The Conservationists around the world are urging the Australian government to protect the Coral Sea, which has abundant shark populations. The area is a "predator diversity hotspot" and one of Australia’s last tropical marine wildernesses area, comprising an area of 780,000sq km. Environmentalists want the government to give the area full-scale protection by giving legal status of protected area. If the proposal is accepted this would be the world's largest marine park. Illegal fishing for sharks for their fin is posing a serious threat to the area and the threat is increasing.
Friday, September 14, 2007
For more info log on to www.iucn.org/redlist and http://www.iucnredlist.org/
Wednesday, September 12, 2007
The English county Coventry is contemplating an innovative idea to combat climate change. The idea is to lay grass roofs across Coventry building. Grass roofs can provide insulation, encourage wildlife, and help purify the air by filtering out pollution. This will also make Coventry one of the greenest places in UK.
Tuesday, September 11, 2007
Crimes against birds have taken a 50% jump in UK. The latest Bird crime report by the Royal Society for the Protection of Birds (RSPB) says there were 1,109 incidents in 2006, up from 726 in 2005. Killing of raptors was the most worrying factor. Birds like Red kite, Goshawk and Hen Harrier are struggling to recover from many years of deliberate persecution. Counties Derbyshire, North Yorkshire and Northumberland were the worst offenders.
Monday, September 10, 2007
Many theories have been advanced as to why bears rub trees. One school of thought was: female bears might rub trees as they came into oestrous. Others were of the view that bears might be giving their backs a scratch to get rid of parasites. Dr Owen Nevin of the University of Cumbria has finally solved the riddle. Adult male grizzly bears use so-called “rub trees” as a way to communicate with each other while looking for breeding females. This behaviour also helps to reduce battles between the bears. Big male bears can seriously injure and even kill each other when they get into a fight. Over the past two years, Dr Nevin used four digital cameras with infra-red trips set up opposite rub trees to collect data on which bears used the trees and when. Satellite telemetry equipment were used to track individual bears' movements. The research findings will also help improve bear conservation by affording an insight into the behaviour of secretive male bears.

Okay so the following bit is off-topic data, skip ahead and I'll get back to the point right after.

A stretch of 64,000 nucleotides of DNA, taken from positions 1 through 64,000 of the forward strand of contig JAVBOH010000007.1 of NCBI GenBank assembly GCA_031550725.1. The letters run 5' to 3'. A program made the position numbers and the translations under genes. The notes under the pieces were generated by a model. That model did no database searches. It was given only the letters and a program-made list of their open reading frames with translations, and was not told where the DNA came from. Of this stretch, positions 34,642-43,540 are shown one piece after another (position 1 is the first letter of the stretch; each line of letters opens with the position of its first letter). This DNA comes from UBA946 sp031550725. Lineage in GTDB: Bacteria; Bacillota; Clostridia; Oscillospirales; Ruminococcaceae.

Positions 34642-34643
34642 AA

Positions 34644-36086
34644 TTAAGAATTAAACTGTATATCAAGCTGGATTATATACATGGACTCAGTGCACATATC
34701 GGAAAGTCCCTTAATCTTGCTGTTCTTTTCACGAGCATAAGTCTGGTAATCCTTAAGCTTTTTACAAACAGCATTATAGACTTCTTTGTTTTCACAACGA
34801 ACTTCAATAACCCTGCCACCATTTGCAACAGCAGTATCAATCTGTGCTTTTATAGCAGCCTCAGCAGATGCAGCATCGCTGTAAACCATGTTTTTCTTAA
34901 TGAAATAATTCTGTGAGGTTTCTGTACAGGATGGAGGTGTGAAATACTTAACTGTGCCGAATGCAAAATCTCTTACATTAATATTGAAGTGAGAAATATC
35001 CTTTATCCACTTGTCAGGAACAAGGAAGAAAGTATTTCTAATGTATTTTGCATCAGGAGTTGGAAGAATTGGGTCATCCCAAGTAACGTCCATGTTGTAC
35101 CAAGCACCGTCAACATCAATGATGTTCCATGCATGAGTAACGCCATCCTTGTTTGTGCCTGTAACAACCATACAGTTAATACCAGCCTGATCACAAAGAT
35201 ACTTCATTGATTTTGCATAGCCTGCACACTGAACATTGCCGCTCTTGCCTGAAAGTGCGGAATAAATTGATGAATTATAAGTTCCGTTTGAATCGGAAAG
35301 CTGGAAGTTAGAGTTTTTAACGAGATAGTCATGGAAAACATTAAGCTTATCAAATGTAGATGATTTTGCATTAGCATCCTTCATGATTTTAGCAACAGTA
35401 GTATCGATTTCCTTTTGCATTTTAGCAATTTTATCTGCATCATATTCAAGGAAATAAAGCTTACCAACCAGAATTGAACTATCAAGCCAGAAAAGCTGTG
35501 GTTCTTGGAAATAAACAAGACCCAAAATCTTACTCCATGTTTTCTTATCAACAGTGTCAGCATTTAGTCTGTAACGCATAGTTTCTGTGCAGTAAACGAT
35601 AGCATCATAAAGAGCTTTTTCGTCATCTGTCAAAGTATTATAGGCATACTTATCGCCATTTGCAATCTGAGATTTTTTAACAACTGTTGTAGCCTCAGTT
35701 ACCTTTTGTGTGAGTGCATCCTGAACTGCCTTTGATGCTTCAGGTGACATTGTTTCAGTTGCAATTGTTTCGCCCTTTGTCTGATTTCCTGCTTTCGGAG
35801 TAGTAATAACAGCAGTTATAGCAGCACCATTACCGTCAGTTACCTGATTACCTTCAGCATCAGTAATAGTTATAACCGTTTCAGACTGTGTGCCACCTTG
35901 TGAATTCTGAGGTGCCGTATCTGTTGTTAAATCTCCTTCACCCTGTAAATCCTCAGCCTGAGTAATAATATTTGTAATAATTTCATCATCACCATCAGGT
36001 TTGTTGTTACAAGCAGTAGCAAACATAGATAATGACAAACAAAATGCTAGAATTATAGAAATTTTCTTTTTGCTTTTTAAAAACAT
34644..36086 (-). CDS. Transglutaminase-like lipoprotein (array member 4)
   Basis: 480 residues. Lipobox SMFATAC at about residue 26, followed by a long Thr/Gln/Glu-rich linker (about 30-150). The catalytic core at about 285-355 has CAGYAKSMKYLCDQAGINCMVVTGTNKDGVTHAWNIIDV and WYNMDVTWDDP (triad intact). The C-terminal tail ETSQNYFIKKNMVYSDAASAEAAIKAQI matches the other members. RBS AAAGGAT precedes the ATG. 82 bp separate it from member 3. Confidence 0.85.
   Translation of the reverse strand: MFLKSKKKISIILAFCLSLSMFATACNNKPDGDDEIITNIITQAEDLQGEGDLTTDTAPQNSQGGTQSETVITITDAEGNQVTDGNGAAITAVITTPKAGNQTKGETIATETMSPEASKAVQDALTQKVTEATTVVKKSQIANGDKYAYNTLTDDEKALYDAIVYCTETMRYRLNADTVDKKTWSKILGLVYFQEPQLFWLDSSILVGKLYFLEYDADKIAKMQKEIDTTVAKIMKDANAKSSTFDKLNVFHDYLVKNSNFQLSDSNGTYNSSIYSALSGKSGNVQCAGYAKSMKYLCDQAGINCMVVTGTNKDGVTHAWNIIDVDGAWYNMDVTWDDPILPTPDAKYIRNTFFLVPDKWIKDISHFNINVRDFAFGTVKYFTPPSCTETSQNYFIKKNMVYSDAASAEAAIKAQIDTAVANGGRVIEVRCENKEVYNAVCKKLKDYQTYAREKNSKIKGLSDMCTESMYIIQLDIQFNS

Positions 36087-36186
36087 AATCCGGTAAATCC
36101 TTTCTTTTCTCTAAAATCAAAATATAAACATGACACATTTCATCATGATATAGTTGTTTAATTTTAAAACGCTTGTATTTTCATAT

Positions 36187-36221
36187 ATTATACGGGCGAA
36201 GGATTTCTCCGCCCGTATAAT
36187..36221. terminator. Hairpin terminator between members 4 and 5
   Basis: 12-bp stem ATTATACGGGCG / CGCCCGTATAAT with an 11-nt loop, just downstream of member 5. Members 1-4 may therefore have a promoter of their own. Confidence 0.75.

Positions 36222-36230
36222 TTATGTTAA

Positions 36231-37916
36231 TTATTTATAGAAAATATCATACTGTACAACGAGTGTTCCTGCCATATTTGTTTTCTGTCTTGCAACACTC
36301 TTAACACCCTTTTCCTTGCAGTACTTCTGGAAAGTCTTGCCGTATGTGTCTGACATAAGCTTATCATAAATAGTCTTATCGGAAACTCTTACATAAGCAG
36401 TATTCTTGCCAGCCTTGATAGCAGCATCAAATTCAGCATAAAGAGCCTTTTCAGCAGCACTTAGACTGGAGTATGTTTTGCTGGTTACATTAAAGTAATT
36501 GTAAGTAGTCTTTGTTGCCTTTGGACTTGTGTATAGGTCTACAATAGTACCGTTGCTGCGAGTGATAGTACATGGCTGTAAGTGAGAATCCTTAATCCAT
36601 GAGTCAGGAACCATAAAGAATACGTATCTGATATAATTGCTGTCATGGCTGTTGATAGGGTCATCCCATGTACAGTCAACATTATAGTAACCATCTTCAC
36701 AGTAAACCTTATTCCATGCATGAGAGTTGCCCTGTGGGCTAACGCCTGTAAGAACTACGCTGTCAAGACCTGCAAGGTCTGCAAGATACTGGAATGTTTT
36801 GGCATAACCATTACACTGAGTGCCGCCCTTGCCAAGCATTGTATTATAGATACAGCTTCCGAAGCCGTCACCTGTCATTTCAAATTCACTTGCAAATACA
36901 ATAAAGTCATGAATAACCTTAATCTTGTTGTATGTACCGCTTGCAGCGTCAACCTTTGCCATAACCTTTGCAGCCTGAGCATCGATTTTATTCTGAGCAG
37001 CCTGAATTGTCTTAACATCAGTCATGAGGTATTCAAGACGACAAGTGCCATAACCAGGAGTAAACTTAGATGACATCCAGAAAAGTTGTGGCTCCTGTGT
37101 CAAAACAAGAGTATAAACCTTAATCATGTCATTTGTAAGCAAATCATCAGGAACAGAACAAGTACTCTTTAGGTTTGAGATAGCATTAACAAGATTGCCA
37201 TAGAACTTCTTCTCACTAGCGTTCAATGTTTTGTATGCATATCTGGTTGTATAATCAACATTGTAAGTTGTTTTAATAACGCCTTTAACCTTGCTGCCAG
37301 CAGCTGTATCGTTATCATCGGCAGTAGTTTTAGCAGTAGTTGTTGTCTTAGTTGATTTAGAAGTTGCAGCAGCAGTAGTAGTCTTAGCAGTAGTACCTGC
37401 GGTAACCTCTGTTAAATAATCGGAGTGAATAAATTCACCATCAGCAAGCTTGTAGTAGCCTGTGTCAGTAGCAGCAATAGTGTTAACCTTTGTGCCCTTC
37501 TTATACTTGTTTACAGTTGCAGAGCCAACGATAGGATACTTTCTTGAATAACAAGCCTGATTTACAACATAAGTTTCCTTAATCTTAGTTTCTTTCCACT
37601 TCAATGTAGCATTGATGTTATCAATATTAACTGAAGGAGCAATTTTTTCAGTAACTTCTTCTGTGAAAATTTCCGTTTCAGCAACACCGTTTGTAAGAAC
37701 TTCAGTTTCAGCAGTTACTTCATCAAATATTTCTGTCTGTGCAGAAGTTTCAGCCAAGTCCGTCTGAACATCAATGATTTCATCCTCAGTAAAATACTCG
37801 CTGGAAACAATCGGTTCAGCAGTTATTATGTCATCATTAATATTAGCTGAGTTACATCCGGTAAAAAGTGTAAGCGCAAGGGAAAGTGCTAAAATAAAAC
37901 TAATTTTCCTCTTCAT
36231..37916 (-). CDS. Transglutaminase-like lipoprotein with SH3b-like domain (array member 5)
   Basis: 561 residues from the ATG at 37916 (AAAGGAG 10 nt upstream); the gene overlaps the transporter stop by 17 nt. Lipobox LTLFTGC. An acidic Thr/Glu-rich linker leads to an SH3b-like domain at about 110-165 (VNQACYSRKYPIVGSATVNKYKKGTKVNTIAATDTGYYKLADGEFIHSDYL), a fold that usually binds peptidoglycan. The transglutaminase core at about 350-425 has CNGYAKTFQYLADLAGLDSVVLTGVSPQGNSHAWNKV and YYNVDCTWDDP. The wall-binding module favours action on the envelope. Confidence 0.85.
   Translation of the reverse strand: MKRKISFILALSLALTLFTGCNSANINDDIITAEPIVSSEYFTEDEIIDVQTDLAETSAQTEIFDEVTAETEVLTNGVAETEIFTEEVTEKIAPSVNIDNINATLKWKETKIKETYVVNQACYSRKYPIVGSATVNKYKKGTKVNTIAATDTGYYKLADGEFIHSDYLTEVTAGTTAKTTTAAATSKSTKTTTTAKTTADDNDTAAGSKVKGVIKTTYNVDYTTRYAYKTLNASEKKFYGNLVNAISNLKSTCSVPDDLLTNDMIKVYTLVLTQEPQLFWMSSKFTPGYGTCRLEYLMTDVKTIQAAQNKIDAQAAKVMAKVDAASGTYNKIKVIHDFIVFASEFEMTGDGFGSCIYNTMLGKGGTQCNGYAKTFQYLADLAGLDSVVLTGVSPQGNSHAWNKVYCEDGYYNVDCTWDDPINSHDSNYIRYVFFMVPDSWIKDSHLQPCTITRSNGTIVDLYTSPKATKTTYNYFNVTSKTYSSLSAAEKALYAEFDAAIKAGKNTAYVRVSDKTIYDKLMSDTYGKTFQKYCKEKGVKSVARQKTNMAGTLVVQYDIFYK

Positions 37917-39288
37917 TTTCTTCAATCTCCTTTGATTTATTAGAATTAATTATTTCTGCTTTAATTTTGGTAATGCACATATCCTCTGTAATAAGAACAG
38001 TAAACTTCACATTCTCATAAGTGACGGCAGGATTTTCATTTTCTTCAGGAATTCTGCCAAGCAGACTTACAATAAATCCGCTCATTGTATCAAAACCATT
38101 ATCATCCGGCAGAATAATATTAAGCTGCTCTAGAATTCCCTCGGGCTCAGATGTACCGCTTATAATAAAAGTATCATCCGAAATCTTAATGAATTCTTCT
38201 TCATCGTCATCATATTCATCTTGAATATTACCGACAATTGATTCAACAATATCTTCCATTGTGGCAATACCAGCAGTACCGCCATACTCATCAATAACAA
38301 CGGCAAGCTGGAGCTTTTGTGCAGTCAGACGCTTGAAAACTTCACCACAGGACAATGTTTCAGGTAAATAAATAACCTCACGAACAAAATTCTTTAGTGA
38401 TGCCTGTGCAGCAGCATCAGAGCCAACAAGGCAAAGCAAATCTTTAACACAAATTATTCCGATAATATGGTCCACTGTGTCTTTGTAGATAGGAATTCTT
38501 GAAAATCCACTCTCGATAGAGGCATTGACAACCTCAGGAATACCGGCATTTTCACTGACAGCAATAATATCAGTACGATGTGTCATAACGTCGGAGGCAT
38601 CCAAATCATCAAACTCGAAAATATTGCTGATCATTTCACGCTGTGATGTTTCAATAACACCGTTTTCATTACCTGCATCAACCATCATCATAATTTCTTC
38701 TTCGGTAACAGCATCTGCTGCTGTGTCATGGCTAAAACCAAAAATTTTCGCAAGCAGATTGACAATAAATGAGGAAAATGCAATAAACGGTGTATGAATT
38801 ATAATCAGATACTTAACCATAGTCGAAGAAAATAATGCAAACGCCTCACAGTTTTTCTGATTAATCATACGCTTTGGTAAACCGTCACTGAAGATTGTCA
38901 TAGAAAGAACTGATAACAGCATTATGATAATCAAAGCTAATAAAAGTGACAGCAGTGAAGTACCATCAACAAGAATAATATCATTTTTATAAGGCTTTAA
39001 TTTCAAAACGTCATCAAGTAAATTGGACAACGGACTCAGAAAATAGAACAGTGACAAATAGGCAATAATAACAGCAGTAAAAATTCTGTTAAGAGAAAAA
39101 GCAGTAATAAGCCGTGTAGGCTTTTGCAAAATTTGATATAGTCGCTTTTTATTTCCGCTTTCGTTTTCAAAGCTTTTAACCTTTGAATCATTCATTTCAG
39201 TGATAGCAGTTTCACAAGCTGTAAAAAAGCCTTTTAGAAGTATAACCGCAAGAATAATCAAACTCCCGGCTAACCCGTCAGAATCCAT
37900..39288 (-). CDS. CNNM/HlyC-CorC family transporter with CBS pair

If you are keen about more information contact Dr Owen Nevin, University of Cumbria, tel: 0176 889 3551, email: Owen.Nevin@Cumbria.ac.uk.
Sunday, September 09, 2007
There exists a thriving smuggling racket in Indian Bull Frogs (Hoplobatrachus Tigerinus). Wildlife authorities in Assam have seized an estimated 3,000 frogs near the Kaziranga National Park. According to local authorities the frogs were destined for France via Bangladesh. The frogs are killed in Bangladesh and their legs dismembered and frozen before they are smuggled to France. The seized frogs were later released in to Kaziranga.
Saturday, September 08, 2007
The latest issue of the Journal of Fish Biology has some interesting facts about Southeast Asian catfish. A new study by Zeb Hogan, Ian Baird, Richard Radtke and Jake Vander Zanden shows that the Catfish (Pangasius krempfi) travels thousands of kilometers from the South China Sea up the Mekong River to spawn. This is similar to many salmon species that spend the first part of their lives at sea and then migrate thousands of kilometers up coastal rivers to spawn. This turns topsy-turvy the present belief that Catfish does not travel much. The new findings also suggest that related catfish species all over the world may be more migratory than previously thought.
For more information, see the paper: Hogan, Z, IG Baird, R Radtke and MJ Vander Zanden (2007) Long distance migration and marine habitation in the tropical Asian catfish, Pangasius krempfi. Journal of Fish Biology 71, 818–832.
Friday, September 07, 2007
It is hard to believe. But it happened. Vietnamese police have recovered two frozen tigers from an apartment, along with two soup kettles filled with animal bones. A 40-year-old woman has been taken in to custody. The woman confessed that she was making traditional medicines. The conjecture is that the tigers were brought from Myanmar or Laos. While the wildlife enforcement laws in Vietnam are strong Myanmar and Laos pays only lip service.
The Global Environmental Flows Network was officially launched during the 10th International River Symposium Conference currently on in Brisbane, Australia. ‘Environmental Flows’ refers to water provided within a river, wetland or coastal zone to maintain ecosystems, and their benefits where there is competing use and demand. The network was crated by the World Conservation Union (IUCN), Delft Hydraulics, DHI Water and Environment, The Nature Conservancy (TNC), Centre for Ecology and Hydrology (CEH), the International Water Management Institute (IWMI), Stockholm International Water Institute (SIWI), Swedish Water House, and the Global Water for Sustainability Program (GLOWS). Water managers, NGOs, local communities, scientists and researchers, as well as governmental and intergovernmental agencies that are interested in sharing knowledge or experiences on environmental flows can utilize the network